The Manhattan District Attorney's office on Wednesday announced that it is appealing to New York's highest court a ruling dismissing charges against Paul ManafortPaul John ManafortHuawei paid Tony Podesta 0K for White House lobbying FBI agents swarm Russian oligarch's DC home DOJ investigating one-time Trump campaign adviser over alleged ties to Qatar: report MORE, the former chairman of President TrumpDonald TrumpGrant Woods, longtime friend of McCain and former Arizona AG, dies at 67 Super PACs release ad campaign hitting Vance over past comments on Trump Glasgow summit raises stakes for Biden deal MORE's 2016 campaign.
Manafort was charged in New York state court in March 2019 with residential mortgage fraud and related offenses. In December 2019, a state judge threw out the charges, ruling they overlapped with bank fraud charges that Manafort had faced in federal court. A New York appeals court affirmed the judge's ruling last month.
The DA's office is now appealing the matter to the top court in the state, the New York Court of Appeals, according to a court filing dated Tuesday.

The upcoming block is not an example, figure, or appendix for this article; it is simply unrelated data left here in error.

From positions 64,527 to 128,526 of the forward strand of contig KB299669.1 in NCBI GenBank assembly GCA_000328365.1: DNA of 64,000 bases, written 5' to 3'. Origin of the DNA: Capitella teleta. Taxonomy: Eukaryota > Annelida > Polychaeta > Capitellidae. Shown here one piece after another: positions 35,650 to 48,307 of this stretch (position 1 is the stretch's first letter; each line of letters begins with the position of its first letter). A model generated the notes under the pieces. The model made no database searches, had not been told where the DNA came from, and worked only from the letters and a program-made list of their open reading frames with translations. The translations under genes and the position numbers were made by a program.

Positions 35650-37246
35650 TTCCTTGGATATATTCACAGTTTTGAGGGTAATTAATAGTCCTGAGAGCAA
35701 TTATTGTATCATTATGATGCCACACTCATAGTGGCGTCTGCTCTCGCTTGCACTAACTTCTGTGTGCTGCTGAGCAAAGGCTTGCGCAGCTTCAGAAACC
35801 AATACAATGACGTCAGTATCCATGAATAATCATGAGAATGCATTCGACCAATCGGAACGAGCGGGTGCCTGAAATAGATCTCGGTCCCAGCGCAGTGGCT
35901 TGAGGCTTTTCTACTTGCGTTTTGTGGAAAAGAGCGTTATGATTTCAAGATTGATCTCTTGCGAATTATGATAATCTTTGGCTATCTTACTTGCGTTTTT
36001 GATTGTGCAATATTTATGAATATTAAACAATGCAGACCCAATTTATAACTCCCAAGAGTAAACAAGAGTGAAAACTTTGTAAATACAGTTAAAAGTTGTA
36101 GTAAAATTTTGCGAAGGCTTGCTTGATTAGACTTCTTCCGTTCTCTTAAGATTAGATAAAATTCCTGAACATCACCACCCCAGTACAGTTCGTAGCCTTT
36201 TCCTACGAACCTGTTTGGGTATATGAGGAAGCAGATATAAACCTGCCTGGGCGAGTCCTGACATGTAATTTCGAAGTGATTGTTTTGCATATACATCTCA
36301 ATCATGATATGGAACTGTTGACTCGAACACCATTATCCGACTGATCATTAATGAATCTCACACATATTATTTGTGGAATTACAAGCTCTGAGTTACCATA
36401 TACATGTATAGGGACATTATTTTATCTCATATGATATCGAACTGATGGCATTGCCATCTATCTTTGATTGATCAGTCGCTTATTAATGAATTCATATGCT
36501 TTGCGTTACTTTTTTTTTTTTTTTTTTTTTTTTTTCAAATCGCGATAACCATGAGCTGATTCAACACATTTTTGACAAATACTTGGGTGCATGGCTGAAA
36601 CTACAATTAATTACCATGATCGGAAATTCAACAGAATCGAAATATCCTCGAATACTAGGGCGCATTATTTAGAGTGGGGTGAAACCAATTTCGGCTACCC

The move to appeal the dismissal of the charges comes as Trump is set to leave office in January, and could potentially issue a number of pardons before his term ends. Presidents can pardon or commute the sentences of those who have been convicted of federal offenses, but not state offenses.
A federal jury in Virginia convicted Manafort in 2018 of bank fraud and tax fraud charges in a case brought by former special counsel Robert MuellerRobert (Bob) MuellerSenate Democrats urge Garland not to fight court order to release Trump obstruction memo Why a special counsel is guaranteed if Biden chooses Yates, Cuomo or Jones as AG Barr taps attorney investigating Russia probe origins as special counsel MORE. Prior to the start of a separate federal trial in Washington, D.C., Manfort pleaded guilty to two counts of conspiracy against the United States and witness tampering.
Manafort had been sentenced to more than seven years in prison, but in May he was released from prison to home confinement due to concerns about the coronavirus pandemic.